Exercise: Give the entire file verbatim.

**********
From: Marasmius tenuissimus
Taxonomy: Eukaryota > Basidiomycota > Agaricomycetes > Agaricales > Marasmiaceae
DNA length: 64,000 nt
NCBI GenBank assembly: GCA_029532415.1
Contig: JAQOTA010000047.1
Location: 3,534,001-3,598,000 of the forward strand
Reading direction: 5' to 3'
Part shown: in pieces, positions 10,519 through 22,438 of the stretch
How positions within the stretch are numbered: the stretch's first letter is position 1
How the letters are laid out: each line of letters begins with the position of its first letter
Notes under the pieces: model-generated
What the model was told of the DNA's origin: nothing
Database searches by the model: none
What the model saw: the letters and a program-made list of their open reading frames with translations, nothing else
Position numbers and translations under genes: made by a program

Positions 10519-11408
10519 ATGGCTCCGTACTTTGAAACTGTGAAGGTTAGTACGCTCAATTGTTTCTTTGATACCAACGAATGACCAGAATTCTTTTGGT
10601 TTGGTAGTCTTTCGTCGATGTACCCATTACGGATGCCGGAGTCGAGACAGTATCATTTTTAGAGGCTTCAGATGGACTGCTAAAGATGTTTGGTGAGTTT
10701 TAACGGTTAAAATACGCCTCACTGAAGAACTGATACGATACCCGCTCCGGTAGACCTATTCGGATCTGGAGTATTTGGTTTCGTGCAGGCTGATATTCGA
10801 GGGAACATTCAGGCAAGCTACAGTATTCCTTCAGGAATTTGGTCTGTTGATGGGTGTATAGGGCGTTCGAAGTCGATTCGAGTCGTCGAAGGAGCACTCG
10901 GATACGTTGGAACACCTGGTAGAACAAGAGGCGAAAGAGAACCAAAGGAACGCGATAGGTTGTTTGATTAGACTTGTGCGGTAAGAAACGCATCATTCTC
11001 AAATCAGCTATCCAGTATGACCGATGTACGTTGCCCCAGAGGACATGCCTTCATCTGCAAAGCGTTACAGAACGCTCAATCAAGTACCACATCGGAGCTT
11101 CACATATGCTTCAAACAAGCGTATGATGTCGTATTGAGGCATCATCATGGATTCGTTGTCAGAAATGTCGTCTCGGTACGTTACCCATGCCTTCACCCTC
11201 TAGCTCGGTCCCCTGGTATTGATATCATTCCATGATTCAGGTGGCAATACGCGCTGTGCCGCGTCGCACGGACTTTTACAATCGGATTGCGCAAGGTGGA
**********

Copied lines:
From: Marasmius tenuissimus
Taxonomy: Eukaryota > Basidiomycota > Agaricomycetes > Agaricales > Marasmiaceae
DNA length: 64,000 nt
NCBI GenBank assembly: GCA_029532415.1
Contig: JAQOTA010000047.1
Location: 3,534,001-3,598,000 of the forward strand
Reading direction: 5' to 3'
Part shown: in pieces, positions 10,519 through 22,438 of the stretch
How positions within the stretch are numbered: the stretch's first letter is position 1
How the letters are laid out: each line of letters begins with the position of its first letter
Notes under the pieces: model-generated
What the model was told of the DNA's origin: nothing
Database searches by the model: none
What the model saw: the letters and a program-made list of their open reading frames with translations, nothing else
Position numbers and translations under genes: made by a program

Positions 10519-11408
10519 ATGGCTCCGTACTTTGAAACTGTGAAGGTTAGTACGCTCAATTGTTTCTTTGATACCAACGAATGACCAGAATTCTTTTGGT
10601 TTGGTAGTCTTTCGTCGATGTACCCATTACGGATGCCGGAGTCGAGACAGTATCATTTTTAGAGGCTTCAGATGGACTGCTAAAGATGTTTGGTGAGTTT
10701 TAACGGTTAAAATACGCCTCACTGAAGAACTGATACGATACCCGCTCCGGTAGACCTATTCGGATCTGGAGTATTTGGTTTCGTGCAGGCTGATATTCGA
10801 GGGAACATTCAGGCAAGCTACAGTATTCCTTCAGGAATTTGGTCTGTTGATGGGTGTATAGGGCGTTCGAAGTCGATTCGAGTCGTCGAAGGAGCACTCG
10901 GATACGTTGGAACACCTGGTAGAACAAGAGGCGAAAGAGAACCAAAGGAACGCGATAGGTTGTTTGATTAGACTTGTGCGGTAAGAAACGCATCATTCTC
11001 AAATCAGCTATCCAGTATGACCGATGTACGTTGCCCCAGAGGACATGCCTTCATCTGCAAAGCGTTACAGAACGCTCAATCAAGTACCACATCGGAGCTT
11101 CACATATGCTTCAAACAAGCGTATGATGTCGTATTGAGGCATCATCATGGATTCGTTGTCAGAAATGTCGTCTCGGTACGTTACCCATGCCTTCACCCTC
11201 TAGCTCGGTCCCCTGGTATTGATATCATTCCATGATTCAGGTGGCAATACGCGCTGTGCCGCGTCGCACGGACTTTTACAATCGGATTGCGCAAGGTGGA